It means everything!!! Especially my BSN at the University of San Francisco (USF). USF gave me the FOUNDATION of all I do in practice. Even as a Nurse Practitioner, my BSN foundational education was the trajectory to who I am today as a nurse, educator, a mom, and sister.  If I did not have such great faculty in the BSN department, especially taking Nursing Research with Sister Brian, I would have never even thought I could go to graduate school. Sister Brian inspired us and planted the seed about going to graduate school. I try to do the same for my students at USF as well.

You chose to come back to USF and teach? What motivated you to do this?
I was looking for something on the side where I would not be locked into giving away my weekends or working more holidays. I was just starting my own family and working part-time at the hospital. Back then (Ok, now I will seem old), there were want-ads in the newspapers. I saw a want-ad that USF was looking for part time faculty. I must say, when you come in for an interview at USF and your resume says you are a USF alumni it was kind of easy peasy... i.e., hired on the spot (hint-hint come on and join us on the hilltop we love our alumni).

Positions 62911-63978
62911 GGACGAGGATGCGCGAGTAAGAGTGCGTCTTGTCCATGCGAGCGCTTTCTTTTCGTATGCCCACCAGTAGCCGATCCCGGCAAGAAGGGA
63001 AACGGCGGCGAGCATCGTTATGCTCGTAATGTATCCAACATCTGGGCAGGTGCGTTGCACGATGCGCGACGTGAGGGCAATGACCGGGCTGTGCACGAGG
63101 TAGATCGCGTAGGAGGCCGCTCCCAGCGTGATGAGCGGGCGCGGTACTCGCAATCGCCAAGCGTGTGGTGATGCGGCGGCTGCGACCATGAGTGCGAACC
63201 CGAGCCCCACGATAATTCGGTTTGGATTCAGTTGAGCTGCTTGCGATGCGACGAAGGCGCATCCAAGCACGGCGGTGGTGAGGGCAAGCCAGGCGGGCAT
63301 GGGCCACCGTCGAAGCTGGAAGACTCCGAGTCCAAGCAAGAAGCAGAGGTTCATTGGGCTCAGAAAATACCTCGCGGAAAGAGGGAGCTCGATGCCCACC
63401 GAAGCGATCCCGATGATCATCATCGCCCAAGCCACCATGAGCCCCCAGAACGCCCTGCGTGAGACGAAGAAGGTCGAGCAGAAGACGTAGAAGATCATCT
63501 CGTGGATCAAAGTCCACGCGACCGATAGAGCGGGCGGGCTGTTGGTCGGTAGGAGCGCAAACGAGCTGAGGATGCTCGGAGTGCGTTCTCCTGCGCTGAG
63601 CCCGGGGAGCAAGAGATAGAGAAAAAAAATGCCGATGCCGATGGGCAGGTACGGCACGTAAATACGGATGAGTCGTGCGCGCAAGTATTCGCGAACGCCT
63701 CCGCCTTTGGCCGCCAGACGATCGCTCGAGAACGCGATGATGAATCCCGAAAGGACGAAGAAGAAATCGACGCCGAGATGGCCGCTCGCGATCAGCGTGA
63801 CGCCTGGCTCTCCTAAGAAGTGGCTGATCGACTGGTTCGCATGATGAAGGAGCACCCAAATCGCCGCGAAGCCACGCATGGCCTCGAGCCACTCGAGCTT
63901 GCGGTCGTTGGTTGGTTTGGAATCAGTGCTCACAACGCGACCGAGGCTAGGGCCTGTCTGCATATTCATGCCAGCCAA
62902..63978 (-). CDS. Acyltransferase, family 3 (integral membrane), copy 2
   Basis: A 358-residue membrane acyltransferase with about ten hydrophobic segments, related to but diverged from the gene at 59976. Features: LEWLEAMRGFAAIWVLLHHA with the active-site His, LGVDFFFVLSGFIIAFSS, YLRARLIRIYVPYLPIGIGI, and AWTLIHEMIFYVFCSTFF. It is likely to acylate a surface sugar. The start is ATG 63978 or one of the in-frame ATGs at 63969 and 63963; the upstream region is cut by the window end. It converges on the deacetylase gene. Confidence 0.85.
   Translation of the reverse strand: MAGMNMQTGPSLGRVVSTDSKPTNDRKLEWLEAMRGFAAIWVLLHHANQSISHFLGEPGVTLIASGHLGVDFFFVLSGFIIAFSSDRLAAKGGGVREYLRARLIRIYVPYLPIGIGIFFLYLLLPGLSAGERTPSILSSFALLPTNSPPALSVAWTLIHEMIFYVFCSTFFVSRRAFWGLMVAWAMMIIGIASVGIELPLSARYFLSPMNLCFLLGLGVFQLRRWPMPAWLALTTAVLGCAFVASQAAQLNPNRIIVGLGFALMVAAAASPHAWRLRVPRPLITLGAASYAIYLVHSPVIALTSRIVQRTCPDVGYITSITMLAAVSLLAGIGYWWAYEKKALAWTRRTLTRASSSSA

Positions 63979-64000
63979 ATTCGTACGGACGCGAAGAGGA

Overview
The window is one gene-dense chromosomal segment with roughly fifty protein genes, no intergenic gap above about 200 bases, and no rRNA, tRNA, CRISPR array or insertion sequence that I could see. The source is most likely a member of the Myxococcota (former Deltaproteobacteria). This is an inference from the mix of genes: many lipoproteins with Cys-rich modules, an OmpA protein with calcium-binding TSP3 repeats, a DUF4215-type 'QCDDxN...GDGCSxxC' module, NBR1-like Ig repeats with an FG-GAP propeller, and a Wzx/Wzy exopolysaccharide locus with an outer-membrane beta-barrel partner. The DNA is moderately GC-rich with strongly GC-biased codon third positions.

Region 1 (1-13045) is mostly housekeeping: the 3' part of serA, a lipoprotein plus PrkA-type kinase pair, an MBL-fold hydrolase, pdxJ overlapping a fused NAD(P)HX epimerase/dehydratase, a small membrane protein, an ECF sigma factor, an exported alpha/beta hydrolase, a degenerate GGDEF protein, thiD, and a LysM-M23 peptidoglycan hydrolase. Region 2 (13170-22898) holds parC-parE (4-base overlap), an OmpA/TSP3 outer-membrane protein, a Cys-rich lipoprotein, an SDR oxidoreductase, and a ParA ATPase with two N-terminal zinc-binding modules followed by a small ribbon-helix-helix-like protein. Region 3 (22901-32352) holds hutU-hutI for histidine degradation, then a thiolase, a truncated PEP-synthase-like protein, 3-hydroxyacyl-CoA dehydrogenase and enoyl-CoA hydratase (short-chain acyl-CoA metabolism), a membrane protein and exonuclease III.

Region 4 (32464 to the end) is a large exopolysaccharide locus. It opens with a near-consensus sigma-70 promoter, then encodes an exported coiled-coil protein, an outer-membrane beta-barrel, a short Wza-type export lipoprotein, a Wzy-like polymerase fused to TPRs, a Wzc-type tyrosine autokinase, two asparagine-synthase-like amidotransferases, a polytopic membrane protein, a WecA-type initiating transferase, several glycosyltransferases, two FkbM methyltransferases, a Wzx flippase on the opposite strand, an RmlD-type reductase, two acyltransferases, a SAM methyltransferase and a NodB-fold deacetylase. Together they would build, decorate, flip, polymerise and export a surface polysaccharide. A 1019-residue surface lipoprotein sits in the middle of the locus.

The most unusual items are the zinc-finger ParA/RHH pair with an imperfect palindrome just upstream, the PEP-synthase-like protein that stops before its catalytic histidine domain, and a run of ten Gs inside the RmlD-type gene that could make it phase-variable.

Why do you like teaching so much?
LOVE LOVE LOVE did I say LOVE clinical with the students. I really love the joy of being with them for their firsts. First injections, first births, and even first end-of-life care. Their first EVERYTHING! Of course we keep it professional at the bedside. We have a code phrase during clinical if the student does not feel ready in the room i.e., "Professor, I forgot the alcohol swab," and that gets us out of the room to regroup. We are all cool, calm, and collected. Then when we are done, we run to the supply closet and HIGH-FIVE each other. Whooop whoop saying, "You are such a ROCK STAR!!!" I also absolutely love the students' weekly Caritas reflection and the Cura Personalis stories they experience. It is key that students, and experienced RNs, understand nursing is NOT the skills/tasks but that genuine caring scared moments you have with a patient at the bedside.

What makes you a good teacher?